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Protesters shouted, heckled at local election debate

by David Meyer

ALMA - It took all the skills of long-time moderator Jim deBock, a former school teacher, to keep order at an all candidates meeting here on Sept. 20.

Over two dozen anti-wind turbine protesters held a peaceful demonstration at the entrance to the Optimist hall in Alma and they left their signs outdoors.

DeBock introduced the candidates and explained they would each have two minute opening speeches, would then take turns answering written questions submitted from the floor, and there would be two minute closing speeches.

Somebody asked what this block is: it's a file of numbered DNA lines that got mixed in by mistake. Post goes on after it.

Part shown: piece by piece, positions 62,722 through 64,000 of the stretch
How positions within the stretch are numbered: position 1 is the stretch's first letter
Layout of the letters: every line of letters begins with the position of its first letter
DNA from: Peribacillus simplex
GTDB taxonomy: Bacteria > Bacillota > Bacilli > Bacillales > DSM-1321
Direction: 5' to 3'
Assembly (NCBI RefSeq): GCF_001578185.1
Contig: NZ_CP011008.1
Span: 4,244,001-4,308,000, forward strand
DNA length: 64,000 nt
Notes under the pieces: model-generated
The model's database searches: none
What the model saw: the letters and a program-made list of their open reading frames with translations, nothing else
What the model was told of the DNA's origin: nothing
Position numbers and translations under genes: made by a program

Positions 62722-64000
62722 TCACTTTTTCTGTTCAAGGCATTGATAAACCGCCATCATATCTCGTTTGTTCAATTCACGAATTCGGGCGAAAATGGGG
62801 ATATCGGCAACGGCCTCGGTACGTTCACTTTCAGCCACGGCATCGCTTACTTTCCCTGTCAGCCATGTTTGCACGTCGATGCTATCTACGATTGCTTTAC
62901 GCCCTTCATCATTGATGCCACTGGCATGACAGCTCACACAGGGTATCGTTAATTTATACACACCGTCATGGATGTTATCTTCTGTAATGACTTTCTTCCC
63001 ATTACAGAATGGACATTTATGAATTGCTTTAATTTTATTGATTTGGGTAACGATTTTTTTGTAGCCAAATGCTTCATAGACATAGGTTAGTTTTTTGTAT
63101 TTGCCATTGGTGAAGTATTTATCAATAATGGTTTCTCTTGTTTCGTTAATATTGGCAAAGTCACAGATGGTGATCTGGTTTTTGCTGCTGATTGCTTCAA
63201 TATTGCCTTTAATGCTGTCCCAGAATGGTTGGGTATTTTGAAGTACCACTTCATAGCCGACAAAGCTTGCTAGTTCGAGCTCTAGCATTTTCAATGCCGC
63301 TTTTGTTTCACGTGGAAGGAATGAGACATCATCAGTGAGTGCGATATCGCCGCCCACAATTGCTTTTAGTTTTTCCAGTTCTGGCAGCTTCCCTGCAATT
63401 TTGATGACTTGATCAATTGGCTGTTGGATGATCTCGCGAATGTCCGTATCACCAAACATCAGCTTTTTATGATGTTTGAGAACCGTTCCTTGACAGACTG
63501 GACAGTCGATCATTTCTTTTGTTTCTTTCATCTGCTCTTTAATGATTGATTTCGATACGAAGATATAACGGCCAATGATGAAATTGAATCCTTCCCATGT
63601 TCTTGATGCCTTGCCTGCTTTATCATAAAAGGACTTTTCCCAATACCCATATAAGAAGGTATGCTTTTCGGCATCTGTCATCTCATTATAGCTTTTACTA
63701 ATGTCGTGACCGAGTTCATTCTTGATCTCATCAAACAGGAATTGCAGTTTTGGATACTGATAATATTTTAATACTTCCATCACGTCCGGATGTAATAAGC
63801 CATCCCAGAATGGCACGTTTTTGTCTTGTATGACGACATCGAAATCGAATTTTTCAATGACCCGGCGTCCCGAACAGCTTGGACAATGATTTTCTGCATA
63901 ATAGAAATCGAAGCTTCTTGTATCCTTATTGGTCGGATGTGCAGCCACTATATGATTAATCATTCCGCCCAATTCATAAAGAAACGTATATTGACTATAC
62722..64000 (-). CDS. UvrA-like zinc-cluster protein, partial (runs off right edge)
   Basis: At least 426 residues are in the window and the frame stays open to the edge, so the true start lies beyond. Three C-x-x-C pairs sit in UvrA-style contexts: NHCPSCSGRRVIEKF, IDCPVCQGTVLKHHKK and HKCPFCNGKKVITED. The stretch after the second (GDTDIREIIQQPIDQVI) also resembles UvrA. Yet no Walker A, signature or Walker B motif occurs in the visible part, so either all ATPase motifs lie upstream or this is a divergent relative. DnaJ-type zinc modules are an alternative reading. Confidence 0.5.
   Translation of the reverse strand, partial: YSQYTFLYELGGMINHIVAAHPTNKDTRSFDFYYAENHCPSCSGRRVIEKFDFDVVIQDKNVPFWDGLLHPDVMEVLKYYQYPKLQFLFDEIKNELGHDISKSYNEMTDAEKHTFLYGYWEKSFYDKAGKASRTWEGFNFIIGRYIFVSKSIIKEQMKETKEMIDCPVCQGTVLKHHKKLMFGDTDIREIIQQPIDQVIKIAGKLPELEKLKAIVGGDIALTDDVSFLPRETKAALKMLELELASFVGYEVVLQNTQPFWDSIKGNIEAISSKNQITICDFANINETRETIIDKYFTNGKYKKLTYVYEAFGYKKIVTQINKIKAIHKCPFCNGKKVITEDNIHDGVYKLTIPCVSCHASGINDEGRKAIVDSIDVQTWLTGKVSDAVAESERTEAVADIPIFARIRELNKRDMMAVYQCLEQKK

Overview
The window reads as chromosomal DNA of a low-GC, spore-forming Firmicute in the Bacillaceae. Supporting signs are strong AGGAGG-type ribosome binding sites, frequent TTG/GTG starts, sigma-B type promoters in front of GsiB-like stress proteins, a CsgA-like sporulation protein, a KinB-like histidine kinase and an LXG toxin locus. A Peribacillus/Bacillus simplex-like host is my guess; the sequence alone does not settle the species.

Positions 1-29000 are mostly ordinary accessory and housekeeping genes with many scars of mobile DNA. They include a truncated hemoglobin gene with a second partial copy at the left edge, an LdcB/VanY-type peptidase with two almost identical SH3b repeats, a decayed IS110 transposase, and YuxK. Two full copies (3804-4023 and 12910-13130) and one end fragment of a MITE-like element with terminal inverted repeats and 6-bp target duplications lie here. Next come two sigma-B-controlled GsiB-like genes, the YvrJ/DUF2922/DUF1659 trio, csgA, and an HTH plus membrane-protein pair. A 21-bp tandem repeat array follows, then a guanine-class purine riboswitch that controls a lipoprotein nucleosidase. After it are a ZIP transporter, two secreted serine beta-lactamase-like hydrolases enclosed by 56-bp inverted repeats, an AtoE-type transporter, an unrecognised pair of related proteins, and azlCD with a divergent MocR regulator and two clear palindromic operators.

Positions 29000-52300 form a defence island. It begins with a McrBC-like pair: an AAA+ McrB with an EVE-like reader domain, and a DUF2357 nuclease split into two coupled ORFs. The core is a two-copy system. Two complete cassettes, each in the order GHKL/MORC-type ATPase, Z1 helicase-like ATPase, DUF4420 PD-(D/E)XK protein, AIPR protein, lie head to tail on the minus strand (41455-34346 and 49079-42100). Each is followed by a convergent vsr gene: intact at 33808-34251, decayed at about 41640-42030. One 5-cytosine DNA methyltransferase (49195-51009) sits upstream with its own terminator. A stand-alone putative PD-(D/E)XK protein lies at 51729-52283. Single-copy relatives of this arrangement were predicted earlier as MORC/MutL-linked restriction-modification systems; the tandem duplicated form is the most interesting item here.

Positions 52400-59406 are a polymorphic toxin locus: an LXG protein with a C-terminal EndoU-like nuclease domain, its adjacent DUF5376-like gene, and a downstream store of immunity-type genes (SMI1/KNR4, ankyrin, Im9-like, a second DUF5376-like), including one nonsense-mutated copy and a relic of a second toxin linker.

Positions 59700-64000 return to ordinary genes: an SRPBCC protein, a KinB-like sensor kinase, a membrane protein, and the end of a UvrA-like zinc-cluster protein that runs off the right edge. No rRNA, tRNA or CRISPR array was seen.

The interruptions began when Liberal MPP and incumbent John Wilkinson answered a question about sales of hydro to the U.S. Protesters shouted such things as “liar” and “disgrace” and “shame.”

DeBock told the protesters they would be asked to leave if they continued to disrupt the meeting. Later, when Wilkinson was answering a question, the shouts were so loud he was drowned out.

DeBock then threatened to end the meeting entirely. “This is going to be orderly - or it’s not going to be,” he said.

He explained the meeting was being held so candidates could present information on their platforms and parties and as such, people should be respectful.

Sporadic interruptions continued throughout the night.

Wilkinson, for his part, kept his cool. He said Canada is a democracy, and he recognizes that some do not like the policies he advocates. He said people will make their decision on election day, and he will be happy to live with the results of that vote.